Widows - Movie Review by Ben Cahlamer




Directed by Steve McQueen

Screenplay by Gillian Flynn and Steve McQueen

Based on “Widows” by Lynda La Plante

Starring Viola Davis, Michelle Rodriguez, Elizabeth Debicki, Cynthia Erivo, Brian Tyree Henry, Daniel Kaluuya, Robert Duvall, Liam Neeson


Whatever you think Steve McQueen’s “Widows” is about, throw your notions out the door before you enter the theater. McQueen’s ultra slick heist film is much more than a heist; it’s a deeply layered story with magnetic performances from its stellar cast, including Viola Davis, Michelle Rodriguez, Elizabeth Debicki and Cynthia Eviro.

A job has gone bad and Harry Rawlings (Liam Neeson) and his crew are dead, leaving their widows with absolutely nothing, but a reputation. As the screenplay from Gillian Flynn and McQueen builds, we learn that there was more to the heist than met the eye; a lot of hands are in the pie, including two alderman who are fighting for their jobs, one an established politician, Jack Mulligan (Collin Farrell) and the other a crime boss turned politician, Jamal Manning (Brian Tyree Henry).

When Veronica Rawlings (Viola Davis) discovers something left behind from Harry, she is threatened by a local enforcer, Jatemme Manning (Daniel Kaluuya). Undeterred, she sets out to take back what’s rightfully hers.

The beauty in McQueen’s story is not just in the casting, but in the way the story is told. This might be blasphemy, but the best way to describe this story to your friends is “The Counselor” meets “Heat.” The story is layered with so much detail, and surprise that you never know what’s going to come out of the next corner.

Viola Davis is very nearly a national treasure. She has the ability to just turn in to an emotionless being, but behind the eyes, there’s a level of intelligence that just leaps through the screen; she is calculating every move. Cynthia Erivo, who amazed audiences with her silky voice in “Bad Times at the El Royale” is on fire here as Belle. Michelle Rodriguez is Linda. She’s as tough as they come, but she has a softer, more humane side to her here. Elizabeth Debicki as Alice is the unknown card here and it is something the story thrives on though I won’t say why here. Let’s just say that the four of them make for a formidable team in any situation.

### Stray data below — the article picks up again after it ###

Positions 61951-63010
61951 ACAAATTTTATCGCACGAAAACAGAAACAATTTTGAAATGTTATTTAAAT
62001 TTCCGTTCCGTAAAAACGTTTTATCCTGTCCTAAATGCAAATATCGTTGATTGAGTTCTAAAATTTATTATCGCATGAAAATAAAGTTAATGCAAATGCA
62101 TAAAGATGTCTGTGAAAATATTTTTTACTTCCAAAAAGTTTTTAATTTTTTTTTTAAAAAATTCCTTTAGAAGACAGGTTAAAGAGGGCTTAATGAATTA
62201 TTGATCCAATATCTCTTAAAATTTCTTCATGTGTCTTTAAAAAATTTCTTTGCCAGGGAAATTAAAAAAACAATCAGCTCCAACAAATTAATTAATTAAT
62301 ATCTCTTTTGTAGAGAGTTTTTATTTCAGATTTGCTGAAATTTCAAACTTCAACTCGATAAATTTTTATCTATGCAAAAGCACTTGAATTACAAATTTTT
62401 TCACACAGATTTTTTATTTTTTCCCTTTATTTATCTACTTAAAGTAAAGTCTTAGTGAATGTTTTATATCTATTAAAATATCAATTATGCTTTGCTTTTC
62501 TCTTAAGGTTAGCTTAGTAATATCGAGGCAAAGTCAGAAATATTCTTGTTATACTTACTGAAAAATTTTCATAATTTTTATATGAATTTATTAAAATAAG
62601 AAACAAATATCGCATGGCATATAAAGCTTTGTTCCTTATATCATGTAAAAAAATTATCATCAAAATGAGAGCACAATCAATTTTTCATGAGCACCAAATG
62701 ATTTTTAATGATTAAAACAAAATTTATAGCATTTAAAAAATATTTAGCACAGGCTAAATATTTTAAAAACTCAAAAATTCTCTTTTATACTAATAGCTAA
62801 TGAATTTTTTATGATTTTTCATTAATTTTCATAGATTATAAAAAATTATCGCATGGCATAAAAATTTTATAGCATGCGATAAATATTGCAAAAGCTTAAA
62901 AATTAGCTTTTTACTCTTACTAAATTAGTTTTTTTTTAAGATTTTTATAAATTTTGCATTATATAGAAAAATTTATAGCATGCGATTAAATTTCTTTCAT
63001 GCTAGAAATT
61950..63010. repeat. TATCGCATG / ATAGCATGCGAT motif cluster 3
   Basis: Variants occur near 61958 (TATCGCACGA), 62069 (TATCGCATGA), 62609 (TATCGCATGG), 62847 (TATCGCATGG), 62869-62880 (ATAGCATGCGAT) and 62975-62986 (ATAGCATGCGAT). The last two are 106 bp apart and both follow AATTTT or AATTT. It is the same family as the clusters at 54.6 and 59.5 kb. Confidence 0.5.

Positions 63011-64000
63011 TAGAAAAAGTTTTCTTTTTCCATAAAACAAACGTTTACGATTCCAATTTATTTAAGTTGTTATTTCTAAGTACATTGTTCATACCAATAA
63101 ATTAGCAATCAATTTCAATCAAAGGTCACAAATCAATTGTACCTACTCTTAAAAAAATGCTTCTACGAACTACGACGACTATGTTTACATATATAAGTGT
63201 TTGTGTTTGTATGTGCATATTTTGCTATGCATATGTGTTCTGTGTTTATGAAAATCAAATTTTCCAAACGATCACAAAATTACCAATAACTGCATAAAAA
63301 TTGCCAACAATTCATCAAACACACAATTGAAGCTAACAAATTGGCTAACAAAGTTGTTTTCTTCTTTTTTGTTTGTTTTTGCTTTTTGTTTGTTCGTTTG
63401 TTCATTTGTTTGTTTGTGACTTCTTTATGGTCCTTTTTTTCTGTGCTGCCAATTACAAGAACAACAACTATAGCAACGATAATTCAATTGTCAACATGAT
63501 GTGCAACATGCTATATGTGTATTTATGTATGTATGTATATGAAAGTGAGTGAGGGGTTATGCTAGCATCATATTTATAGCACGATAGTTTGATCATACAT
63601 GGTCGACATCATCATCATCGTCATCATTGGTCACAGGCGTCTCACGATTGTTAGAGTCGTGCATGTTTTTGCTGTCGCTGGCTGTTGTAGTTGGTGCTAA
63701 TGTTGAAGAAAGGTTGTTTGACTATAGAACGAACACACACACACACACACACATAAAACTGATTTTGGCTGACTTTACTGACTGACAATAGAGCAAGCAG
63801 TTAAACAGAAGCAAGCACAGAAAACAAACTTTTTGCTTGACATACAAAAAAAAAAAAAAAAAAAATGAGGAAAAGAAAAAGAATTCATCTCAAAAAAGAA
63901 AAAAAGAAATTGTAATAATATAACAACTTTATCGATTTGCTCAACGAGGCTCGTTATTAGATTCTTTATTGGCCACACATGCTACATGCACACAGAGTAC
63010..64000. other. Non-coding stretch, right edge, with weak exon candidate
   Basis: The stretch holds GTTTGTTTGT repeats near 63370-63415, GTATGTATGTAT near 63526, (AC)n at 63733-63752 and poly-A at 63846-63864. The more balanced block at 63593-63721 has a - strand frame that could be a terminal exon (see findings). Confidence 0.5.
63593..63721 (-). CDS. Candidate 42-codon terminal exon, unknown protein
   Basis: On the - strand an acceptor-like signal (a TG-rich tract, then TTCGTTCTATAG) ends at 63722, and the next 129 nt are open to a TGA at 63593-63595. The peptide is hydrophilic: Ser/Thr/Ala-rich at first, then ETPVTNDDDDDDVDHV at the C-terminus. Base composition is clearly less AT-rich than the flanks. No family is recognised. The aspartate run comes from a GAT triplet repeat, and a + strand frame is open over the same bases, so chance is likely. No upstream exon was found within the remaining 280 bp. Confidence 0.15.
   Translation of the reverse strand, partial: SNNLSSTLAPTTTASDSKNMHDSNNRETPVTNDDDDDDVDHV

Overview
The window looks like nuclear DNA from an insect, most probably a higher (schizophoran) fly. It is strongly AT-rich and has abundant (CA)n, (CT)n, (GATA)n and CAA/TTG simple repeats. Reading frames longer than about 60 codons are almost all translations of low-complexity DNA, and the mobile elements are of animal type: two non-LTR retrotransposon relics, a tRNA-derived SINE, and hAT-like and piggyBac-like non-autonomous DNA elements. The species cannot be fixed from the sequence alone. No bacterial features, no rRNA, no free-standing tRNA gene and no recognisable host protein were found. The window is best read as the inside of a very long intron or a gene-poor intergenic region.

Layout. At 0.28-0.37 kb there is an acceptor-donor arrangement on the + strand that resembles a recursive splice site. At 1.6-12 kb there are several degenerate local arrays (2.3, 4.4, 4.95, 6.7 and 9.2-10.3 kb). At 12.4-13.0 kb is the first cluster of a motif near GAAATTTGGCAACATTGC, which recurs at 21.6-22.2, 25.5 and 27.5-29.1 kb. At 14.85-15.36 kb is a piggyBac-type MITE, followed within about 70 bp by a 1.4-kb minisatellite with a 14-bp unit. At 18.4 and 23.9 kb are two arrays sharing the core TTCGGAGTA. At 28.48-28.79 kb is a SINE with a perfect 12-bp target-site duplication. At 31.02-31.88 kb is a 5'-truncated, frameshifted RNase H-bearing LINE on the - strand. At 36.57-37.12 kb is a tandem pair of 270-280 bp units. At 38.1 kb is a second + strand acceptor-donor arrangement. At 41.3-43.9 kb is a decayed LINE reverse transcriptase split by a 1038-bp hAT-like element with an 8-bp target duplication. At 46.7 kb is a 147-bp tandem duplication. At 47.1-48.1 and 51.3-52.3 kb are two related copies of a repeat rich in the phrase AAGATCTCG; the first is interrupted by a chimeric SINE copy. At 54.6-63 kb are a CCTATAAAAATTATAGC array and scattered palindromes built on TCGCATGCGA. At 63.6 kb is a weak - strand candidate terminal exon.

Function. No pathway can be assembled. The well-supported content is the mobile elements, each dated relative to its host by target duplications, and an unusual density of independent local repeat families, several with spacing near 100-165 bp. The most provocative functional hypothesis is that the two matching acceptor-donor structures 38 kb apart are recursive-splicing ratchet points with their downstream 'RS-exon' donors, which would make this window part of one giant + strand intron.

Of the supporting cast, Daniel Kaluuya was relentless and I liked that harder edge to him. He was threatening and charming at the same time. Brian Tyree Henry played a politician to the hilt as he balances his underworld dealings with his political stripes and in Chicago, I get this feeling that there isn’t much difference between the two worlds. Colin Farrell is a firecracker with an axe to grind as Jack Mulligan. The biggest aspect to his character is the fact that he’s living under his father, Tom’s shadow. Jack wants to be his own boss, but the elder Mulligan, played by Robert Duvall has other ideas.

The fact that the production shot on location in Chicago lends a nice authenticity to the film as Chicago becomes as much a character of the film as the actors. Flynn and McQueen never make the team’s job easy and I think that’s the film’s strength: as much as we want to see the mystery solved, we enjoy the ride in getting there. The cast and the story are so very strong that “Widows” would very easily make my Top 10 of 2018 if tomorrow was the end of the year.

4 out of 4 stars.